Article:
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Can we ever know everything about something we can’t experience? The Australian philosopher Frank Jackson pondered this question in a thought experiment in 1982, which imagined a neuroscientist named Mary who understood everything there was to understand about colour vision, without ever having experienced it herself. If, in an instant, her black-and-white experience of sight shifted into colour, would she glean any new insight?
Detailed with stylish, shapeshifting animation in this short from TED-Ed, Jackson’s thought experiment ponders felt subjective experience (or ‘qualia’, for all the past and current philosophy students) and its relationship to knowledge. The questions raised by ‘Mary’s Room’ – including whether anything about experience transcends physical facts – remain some of the most perennial and unsettled in philosophy, even if Jackson himself actually reversed his position, concluding that the experience of colour vision does indeed correspond to a brain state, albeit one we don’t yet fully understand.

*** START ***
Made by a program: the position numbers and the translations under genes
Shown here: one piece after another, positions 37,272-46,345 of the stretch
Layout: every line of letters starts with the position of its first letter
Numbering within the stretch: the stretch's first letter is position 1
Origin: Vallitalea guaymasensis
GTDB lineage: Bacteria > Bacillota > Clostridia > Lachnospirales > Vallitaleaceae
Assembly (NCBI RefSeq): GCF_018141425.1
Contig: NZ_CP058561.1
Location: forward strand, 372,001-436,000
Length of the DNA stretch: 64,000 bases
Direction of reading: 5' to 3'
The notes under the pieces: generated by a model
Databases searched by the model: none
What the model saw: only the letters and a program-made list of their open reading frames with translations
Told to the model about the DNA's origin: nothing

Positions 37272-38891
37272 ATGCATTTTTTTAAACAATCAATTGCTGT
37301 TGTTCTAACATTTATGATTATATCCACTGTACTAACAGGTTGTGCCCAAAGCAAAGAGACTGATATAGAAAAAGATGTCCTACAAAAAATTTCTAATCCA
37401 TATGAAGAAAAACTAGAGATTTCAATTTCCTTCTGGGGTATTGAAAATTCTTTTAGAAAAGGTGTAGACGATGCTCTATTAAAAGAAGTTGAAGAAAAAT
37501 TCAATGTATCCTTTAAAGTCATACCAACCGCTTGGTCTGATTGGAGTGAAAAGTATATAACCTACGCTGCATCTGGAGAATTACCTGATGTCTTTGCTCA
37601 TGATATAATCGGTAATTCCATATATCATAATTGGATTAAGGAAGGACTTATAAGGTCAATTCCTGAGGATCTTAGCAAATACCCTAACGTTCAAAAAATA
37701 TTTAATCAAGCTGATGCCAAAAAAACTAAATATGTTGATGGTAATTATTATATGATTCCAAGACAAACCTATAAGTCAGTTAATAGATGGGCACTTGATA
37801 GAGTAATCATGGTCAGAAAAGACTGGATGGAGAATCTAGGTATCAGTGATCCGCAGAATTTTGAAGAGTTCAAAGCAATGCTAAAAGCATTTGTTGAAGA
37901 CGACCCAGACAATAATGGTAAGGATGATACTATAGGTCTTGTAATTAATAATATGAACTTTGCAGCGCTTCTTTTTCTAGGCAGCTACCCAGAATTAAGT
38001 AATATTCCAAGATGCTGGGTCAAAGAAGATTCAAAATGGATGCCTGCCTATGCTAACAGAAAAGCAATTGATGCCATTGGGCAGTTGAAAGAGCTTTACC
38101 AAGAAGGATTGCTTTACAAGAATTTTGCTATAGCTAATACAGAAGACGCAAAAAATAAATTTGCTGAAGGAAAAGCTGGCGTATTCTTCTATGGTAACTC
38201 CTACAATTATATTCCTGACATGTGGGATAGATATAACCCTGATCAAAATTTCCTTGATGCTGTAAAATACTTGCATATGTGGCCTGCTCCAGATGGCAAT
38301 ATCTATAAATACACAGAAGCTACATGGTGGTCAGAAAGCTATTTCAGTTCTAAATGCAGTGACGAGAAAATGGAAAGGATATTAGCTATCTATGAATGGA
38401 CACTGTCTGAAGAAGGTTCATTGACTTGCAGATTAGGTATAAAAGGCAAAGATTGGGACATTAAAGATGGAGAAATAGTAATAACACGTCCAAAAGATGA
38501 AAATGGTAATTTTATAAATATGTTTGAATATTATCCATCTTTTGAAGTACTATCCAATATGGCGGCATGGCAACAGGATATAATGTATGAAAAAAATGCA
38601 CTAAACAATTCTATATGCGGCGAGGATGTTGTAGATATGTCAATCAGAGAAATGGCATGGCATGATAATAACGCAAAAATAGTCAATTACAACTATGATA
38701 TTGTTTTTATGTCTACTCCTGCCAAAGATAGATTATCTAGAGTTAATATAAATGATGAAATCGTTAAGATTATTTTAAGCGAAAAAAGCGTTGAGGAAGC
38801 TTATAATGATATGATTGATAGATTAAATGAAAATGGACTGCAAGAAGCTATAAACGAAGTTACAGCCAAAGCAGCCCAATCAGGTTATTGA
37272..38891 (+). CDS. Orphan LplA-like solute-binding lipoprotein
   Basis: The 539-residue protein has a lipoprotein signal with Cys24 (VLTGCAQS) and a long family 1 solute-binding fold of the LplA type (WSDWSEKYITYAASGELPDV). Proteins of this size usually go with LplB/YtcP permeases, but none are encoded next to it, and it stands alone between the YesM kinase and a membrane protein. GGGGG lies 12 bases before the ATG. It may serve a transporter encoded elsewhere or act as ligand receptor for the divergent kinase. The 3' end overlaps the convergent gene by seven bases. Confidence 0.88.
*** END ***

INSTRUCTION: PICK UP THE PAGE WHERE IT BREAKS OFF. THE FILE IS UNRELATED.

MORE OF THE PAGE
Nature and landscape
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Thinkers and theories
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Meaning and the good life
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Stories and literature
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Technology and the self
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